By Christoph Mank and Eva Hugo, K&L Gates, Berlin
A construction principal faces a lot of questions if material defects occur while a building is still under construction: he can decide to continue with construction in order to prevent a delay in completion, but faces the risk that it might be difficult, or rather, impossible, to outline and, in particular, to later prove the background and causes of defects. Furthermore, warranty claims against contractors or architects can become time-barred if the works continue for years without clarification of the defect. On the other hand, if construction stops until a court proceeding takes place, the project might be delayed due to the excessive duration of German construction court proceedings, possibly causing enormous financial losses. Besides the principal, contractors and architects also have an interest in the causes and responsibility for an occurring, material construction defect being promptly clarified and assessed.
Aims of independent evidentiary proceedings
Independent evidentiary proceedings, as provided in the German Code of Civil Procedure, can help those principals, contractors and architects involved in construction project to step out of the above scenarios.
Independent evidentiary proceedings are initiated by the application of one party. It is not required that a court proceeding be pending. Independent evidentiary proceedings aim to secure the state of construction and to clarify the causes of, and responsibilities for, a defect through an expert’s participation. This enables construction parties, for example, the principal and a contractor, to come to an agreement and to avoid a subsequent court proceeding. The defect can be remedied and the project continued to completion. Even if an agreement cannot be reached and a court proceeding follows, an independent evidentiary proceeding will help accelerate the construction court proceeding, because the independent evidentiary proceeding’s results will be considered as evidence in the court proceeding.
Independent evidentiary proceedings have to be applied for at the court that would also settle the legal matter. Furthermore, the applicant party has to provide a legitimate interest to establish the state or value of an object, the cause of property damage or a material defect or the effort required to remedy the property damage or material defect by a written expert opinion. Such a legitimate interest is statutorily presumed if the establishment serves to avoid a court proceeding.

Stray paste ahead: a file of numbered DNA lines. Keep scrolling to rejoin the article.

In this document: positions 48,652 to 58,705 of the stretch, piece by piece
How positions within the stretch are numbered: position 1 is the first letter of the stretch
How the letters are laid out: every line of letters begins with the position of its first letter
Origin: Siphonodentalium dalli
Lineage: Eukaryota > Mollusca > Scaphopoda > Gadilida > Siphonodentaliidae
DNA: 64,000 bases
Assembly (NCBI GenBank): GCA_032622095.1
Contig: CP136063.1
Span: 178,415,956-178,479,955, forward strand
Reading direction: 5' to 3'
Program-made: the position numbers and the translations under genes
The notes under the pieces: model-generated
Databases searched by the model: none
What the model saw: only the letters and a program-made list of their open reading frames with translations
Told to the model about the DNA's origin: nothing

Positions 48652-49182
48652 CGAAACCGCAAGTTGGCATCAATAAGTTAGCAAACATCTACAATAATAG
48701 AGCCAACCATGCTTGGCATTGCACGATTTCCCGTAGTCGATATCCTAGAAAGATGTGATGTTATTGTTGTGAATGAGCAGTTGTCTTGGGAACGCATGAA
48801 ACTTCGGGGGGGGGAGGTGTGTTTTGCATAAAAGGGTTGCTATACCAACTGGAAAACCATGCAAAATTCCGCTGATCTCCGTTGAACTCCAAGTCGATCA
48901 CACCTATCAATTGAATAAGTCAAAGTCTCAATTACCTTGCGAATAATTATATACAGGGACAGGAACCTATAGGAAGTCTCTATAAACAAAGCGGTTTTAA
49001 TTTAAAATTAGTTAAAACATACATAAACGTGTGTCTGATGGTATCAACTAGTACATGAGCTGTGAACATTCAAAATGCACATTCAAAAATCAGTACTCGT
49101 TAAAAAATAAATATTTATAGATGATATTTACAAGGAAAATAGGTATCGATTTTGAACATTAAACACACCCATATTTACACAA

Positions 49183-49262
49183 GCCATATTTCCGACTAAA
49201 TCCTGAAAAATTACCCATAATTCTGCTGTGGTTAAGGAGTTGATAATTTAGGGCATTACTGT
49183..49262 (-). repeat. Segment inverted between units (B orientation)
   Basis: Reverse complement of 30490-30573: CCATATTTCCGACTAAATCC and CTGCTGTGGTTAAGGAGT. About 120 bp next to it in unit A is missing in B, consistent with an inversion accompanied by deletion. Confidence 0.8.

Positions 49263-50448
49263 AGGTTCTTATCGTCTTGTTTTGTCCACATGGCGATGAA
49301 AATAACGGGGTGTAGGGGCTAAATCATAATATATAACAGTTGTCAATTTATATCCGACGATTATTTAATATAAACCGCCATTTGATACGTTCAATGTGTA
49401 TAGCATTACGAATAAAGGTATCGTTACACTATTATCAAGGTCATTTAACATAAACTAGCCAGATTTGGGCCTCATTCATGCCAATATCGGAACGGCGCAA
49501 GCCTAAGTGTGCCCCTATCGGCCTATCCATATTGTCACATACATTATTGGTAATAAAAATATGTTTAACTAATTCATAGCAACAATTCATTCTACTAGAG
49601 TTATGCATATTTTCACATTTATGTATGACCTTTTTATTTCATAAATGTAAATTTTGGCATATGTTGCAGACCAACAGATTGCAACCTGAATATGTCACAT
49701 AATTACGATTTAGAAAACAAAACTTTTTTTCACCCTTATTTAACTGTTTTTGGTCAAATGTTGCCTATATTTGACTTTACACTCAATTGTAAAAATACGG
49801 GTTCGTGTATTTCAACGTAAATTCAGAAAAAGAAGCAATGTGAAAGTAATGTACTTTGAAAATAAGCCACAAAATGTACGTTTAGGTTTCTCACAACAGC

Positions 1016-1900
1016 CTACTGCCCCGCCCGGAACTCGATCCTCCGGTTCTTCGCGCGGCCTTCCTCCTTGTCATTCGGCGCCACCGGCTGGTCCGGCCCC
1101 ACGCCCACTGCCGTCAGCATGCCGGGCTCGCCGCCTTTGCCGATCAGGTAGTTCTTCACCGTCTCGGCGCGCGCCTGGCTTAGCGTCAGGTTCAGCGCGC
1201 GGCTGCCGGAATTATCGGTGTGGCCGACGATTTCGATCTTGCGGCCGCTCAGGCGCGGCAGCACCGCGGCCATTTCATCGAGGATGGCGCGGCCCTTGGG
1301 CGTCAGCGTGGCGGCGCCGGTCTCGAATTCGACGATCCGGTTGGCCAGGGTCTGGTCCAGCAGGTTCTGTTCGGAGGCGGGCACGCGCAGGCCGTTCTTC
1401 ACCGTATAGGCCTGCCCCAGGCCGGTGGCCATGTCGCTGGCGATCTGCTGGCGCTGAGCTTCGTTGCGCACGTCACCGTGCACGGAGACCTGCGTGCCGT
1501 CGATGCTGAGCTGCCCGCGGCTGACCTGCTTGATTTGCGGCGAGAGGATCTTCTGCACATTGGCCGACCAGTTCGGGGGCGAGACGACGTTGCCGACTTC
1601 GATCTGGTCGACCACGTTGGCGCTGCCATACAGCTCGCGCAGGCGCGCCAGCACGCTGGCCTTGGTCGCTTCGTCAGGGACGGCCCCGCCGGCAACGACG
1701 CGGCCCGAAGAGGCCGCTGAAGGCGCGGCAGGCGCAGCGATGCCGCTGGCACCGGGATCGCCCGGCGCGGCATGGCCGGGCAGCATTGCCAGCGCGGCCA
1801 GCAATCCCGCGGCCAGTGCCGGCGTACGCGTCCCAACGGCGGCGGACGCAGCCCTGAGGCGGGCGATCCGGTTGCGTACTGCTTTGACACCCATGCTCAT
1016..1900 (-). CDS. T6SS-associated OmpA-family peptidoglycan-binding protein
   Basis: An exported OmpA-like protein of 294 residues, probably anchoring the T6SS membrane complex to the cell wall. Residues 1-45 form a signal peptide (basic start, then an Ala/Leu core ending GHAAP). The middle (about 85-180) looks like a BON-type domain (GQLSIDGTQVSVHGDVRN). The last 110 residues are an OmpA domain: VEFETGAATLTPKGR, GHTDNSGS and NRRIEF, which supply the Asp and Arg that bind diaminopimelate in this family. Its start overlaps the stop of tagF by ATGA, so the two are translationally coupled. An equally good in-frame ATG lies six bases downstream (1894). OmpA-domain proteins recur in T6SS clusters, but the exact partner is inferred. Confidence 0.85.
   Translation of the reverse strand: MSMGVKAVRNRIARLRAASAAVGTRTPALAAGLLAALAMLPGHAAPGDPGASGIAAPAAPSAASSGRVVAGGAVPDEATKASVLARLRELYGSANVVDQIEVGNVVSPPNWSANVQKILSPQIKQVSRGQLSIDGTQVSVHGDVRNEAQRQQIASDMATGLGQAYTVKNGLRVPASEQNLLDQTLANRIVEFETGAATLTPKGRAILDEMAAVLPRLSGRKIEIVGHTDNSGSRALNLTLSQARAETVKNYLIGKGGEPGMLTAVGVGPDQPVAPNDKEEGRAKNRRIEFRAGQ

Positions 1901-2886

Evidence can be taken by way of written expert opinion. In its application, the applicant has to precisely designate the opponent, as well as the facts and circumstances on which evidence should be taken; it is not allowable to describe vague, unsubstantiated facts only for the purpose of obtaining information to concretize an argument of fact. However, it is permitted to describe the facts as they appear to the applicant as a lay person in construction matters. The court then decides whether to take evidence on the application, and chooses an expert to be instructed. The expert´s opinion only assesses the case on a factual basis; legal questions and interpretations are excluded.
Independent evidentiary proceedings end with the delivery of the expert´s opinion and, possibly, with an agreement between the parties, which then will be recorded by the court, but not by a contentious decision of the court. The court may set a time period within which the parties can raise objections to the expert´s opinion and may apply for appointments to orally discuss the opinion with the expert. If, however, the case is later brought before court by one of the parties as the result of the independent evidentiary proceedings, the expert´s opinion will be treated as if it was obtained during the court proceeding.
The opening of an independent evidentiary proceeding also affects the underlying claims. The limitation of those claims, especially warranty claims, will be suspended from the beginning of the independent evidentiary proceeding until six months after its end, a further advantage of this special type of proceeding.